Frankly Speaking: Sep 13-19, 2010

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Affin’s U-turn a sign of the timesAffin Holdings Bhd called off plans to position its Islamic arm as a stand-alone unit under its holding company in the week of Sept 6. The banking group had received Bank Negara Malaysia’s nod to rationalise its banking businesses more than two years ago.

Affin explained to Bursa Malaysia that the same objective could be achieved without putting Affin Islamic directly under the parent company under a revised proposal.

Affin is certainly not the only company that prefers to position its Islamic bank under its commercial banking arm.

Among the nine local banks, only RHB Capital Bhd and AMMB Holdings Bhd have parked their Islamic banking operations in their holding companies. The rest have put their Islamic banking units under their conventional banking arms.

When the Islamic unit is placed under the conventional banking arm, the Islamic operation is not required to have a separate balance sheet from the commercial side. The Islamic operation also shares resources with its conventional arm when it comes to marketing its products.

At the same time, as these Islamic banking units are considered “stand-alone units” licensed under the Islamic Banking Act 1983, the holding companies can still enjoy tax savings. 

Hence, it is not surprising that local banks generally do not see much incentive in separating their Islamic and commercial banking units.

Affin’s about-turn is not unexpected considering the competitive banking landscape. Although Malaysia champions the pursuit of Islamic finance, the banking group obviously is looking at the practical side of things. The Islamic finance market is not big enough to accommodate all the existing players.

That is the reality.

What’s the hurry?K-Star Sports Ltd, the Chinese shoemaker listed on Bursa Malaysia three months ago, has been busy. In the week of Sept 6, it proposed a share split that will increase its number of shares from the present 88.8 million to 266.4 million.

As the company acknowledges, the share split does not add value. Nor will it have an adverse effect on existing shareholders.

The reason for undertaking it, according to the company, is to improve the liquidity and marketability of K-Star shares.

But splitting its shares does not change the fundamentals of the company. Nor does it enhance shareholder value. So, why is K-Star embarking on such an exercise so soon after its listing in June?

In terms of share price, the company has so far performed better than the rest of the Chinese shoemakers listed on Bursa. Listed at RM2.15 per share, K-Star managed to stay above its IPO price for several weeks. However, the other Chinese shoemakers saw their shares fall below their IPO price from the first day of trading.

But over time, just like the others, K-Star succumbed to negative sentiment towards the Chinese IPOs. Its share price closed at RM2.04 on Sept 8.

A share split or share consolidation exercise is not wrong. But it is not the norm for a company that has just been listed. Also, its share price performance does not warrant such an exercise.
Apart from a share split, K-Star has also hinted that it is looking at a dual listing, probably in Taiwan, to raise more funds. If a listing in Taiwan is possible, why did K-Star come to Malaysia in the first place?

Dangerous precedentIt becomes somewhat strange when a company proposes directors’ allowances in conjunction with the Hari Raya Aidilfitri celebrations.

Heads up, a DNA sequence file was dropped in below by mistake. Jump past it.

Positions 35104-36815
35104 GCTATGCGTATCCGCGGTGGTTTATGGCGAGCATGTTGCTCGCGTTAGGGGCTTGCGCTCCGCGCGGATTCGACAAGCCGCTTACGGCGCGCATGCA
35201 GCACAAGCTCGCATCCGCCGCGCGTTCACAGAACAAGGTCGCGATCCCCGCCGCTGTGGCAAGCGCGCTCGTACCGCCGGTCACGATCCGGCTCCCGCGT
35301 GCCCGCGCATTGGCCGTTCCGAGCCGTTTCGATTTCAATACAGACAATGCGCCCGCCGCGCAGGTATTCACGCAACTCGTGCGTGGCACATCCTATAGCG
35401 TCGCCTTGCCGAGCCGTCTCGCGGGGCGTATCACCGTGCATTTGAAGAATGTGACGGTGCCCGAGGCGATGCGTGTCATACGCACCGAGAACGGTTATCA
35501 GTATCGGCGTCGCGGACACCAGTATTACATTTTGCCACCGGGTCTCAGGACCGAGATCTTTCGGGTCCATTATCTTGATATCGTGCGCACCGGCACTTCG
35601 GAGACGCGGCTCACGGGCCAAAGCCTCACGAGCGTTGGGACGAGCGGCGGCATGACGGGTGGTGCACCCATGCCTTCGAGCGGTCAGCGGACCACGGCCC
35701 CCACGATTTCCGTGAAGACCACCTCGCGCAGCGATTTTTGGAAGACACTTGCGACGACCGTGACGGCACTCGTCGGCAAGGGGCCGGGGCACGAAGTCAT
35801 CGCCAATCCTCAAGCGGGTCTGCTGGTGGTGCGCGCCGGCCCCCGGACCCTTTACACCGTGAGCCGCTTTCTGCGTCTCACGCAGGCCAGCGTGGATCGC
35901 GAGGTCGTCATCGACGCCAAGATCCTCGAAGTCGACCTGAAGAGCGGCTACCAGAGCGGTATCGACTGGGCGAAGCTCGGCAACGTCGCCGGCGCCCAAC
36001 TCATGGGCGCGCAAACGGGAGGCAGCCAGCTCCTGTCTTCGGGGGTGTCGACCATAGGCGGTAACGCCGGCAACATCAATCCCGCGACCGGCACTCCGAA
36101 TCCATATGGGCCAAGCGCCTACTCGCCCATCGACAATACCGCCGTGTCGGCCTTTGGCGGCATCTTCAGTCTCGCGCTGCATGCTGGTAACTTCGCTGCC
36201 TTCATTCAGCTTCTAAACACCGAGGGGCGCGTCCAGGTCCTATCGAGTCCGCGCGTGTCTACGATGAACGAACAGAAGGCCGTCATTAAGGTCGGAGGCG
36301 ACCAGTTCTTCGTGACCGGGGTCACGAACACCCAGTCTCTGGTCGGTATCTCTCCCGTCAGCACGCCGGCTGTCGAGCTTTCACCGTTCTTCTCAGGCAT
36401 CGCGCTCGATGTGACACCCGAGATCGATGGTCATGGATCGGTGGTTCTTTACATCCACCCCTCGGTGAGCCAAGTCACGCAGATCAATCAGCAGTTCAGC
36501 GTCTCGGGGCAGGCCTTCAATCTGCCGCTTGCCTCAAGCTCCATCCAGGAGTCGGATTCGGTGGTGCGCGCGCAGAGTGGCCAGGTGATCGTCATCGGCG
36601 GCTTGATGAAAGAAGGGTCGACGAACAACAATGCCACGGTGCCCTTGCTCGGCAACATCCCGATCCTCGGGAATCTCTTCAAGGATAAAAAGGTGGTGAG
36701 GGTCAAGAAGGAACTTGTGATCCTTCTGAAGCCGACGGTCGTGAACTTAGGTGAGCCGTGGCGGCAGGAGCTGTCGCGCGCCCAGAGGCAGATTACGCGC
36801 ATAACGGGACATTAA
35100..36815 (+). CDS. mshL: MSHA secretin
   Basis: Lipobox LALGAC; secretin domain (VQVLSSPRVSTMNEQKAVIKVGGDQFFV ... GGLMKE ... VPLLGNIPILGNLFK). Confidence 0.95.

Festivals are moments for all to catch up with family, to feast and to take a break from work. And they should remain just that. Directors’ remuneration should not be tied to festivities. This should be based solely on the performance of the company.

But TDM Bhd, a company under the Terengganu government, has called for an extraordinary general meeting to deliberate a resolution in respect of an allowance for directors in conjunction with the Hari Raya celebrations.

TDM, which derives its earnings mainly from the plantation sector, has been performing well, just like most other plantation companies. But it is not an outstanding performer in the industry compared with the likes of United Plantations Bhd.

So, why is a special meeting needed to reward directors in conjunction with Hari Raya? TDM is a listed company that has shareholders from all walks of life. Would it also call for a similar proposal during other festivities? It’s politics, stupid!It’s not surprising that Rating Agency Malaysia (RAM) and the Malaysian Rating Corp (Marc) downgraded the debt ratings of water players in the week of Sept 6.

Both agencies had sounded the warning bell more than a year ago as water treatment players were not being paid regularly by the main concessionaire Syarikat Bekalan Air Selangor Sdn Bhd (Syabas).

Syabas, the water distributor in Selangor and the Federal Territory, blames its inability to meet payments on the 37% tariff hike which was slated to commence last year but has not been implemented yet.

That’s because the state, under the control of Pakatan Rakyat, has opposed the tariff hike on the grounds that Syabas has not adhered to the terms of the concession agreement. It wants the Barisan Nasional-controlled federal government to tear up the agreement. But that’s not happening either.

Although there have been offers on the table from various players to take over all water assets in a consolidation exercise, it’s obvious that policitical considerations are a major stumbling block. That being the case, all parties should fasten their seat belts as it could be a long ride before the problem is resolved.

This article appeared in Corporate page, The Edge Malaysia, Issue 823, Sep 13-19, 2010